“Beautiful, is she not?”
A woman appeared in the doorframe, her hands smudged with black, long copper hair pulled back into a loose braid. “I spent a week carving just the folds of the dress.”
“You are the master of this school, and the guild?” Celebrimbor exclaimed.
A lively gleam entered the woman’s eyes. “Yes, I am. Not used to such things in Endórë, boy?”
“How did you—”
“We always know when someone has just come back. You cannot hide it, try as you may.” Her expression shifted; all of a sudden, she looked wary. “You remind me of someone.”
“I have never visited here. Celeborn brought me.”
“Ahh. Glaurael!” she barked suddenly, turning toward the young woman.
“Do you not have work to do?”
Glaurael blushed, and nodded. “I was finishing cleaning the storeroom.”
“Go finish, then, child!” Watching her student murmur an apology to Celeborn and retreat into the passageway, she turned, arms crossed. “Vandë omentaina, Celeborn,” she said, inclining her head. “Coanya ná coalya. Now by all Varda’s stars, who have you brought me this time?”
“Celebrimbor. Curufin’s only son.”
If he had not been watching her carefully, he would not have noticed her knuckles whiten as her hand clenched the table.
“Curufin’s son?” Her voice fell like daggers of ice.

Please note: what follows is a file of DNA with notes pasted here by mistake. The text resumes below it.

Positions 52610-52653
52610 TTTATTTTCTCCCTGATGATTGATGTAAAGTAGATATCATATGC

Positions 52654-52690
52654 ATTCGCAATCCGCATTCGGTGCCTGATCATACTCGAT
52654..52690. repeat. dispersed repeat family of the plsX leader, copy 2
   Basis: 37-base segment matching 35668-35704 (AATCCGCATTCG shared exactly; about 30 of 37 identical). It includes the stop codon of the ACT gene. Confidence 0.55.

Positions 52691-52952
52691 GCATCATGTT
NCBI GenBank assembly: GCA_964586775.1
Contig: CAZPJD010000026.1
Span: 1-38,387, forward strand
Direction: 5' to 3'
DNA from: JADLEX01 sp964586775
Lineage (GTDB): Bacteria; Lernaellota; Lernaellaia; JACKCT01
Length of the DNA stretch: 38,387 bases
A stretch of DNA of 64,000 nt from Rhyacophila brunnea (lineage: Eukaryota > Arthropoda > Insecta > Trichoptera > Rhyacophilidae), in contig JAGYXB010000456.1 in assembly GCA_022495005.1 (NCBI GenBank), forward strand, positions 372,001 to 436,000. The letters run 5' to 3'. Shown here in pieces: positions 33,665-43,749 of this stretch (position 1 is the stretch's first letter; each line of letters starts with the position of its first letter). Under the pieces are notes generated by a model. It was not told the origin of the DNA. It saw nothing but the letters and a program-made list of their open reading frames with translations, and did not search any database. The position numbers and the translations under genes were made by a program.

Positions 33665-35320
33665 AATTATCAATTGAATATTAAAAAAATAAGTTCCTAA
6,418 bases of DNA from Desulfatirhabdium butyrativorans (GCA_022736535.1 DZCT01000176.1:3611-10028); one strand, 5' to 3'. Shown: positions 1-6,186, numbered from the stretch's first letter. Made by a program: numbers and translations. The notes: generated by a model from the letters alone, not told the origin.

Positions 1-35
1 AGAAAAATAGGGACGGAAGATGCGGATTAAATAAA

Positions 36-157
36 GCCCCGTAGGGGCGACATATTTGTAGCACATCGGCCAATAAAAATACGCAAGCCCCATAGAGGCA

“He is in need of a master.”
A brittle knife-edged smile. “Not here.”
“Here. He needs you.”
“Not here,” she repeated. “Not me.” She studied Celebrimbor for a moment. “There is no room for you here,” she said bluntly. “Leave my school.”
Celebrimbor felt his rage rising. To be dismissed so summarily: without question, without reason, without a measure of his skill? “Who are you, hailed as a great teacher, to deny a willing student?” he spat. “What gives you that right?”
“What gives me that right, boy?” She laughed mockingly. “Watching the one I loved rise and fall into darkness. Seeing my husband and sons swear eternal damnation upon themselves. Dreaming of the blood on the shores.” She took a step closer, her grey eyes pinning him where he was. “Hearing the cries of the mothers and wives, daughters and sisters. Watching helplessly as my people splintered because of pride and folly.”
Pausing, she stepped away, arms tightly crossed. “Being Nerdanel: the wife and mother of destruction.”
With that, she turned on her heel and vanished into the corridor with a flash of coppery hair.
This is a work of fan fiction, written because the author has an abiding love for the works of J R R Tolkien. The characters, settings, places, and languages used in this work are the property of the Tolkien Estate, Tolkien Enterprises, and possibly New Line Cinema, except for certain original characters who belong to the author of the said work. The author will not receive any money or other remuneration for presenting the work on this archive site. The work is the intellectual property of the author, is available solely for the enjoyment of Henneth Annûn Story Archive readers, and may not be copied or redistributed by any means without the explicit written consent of the author.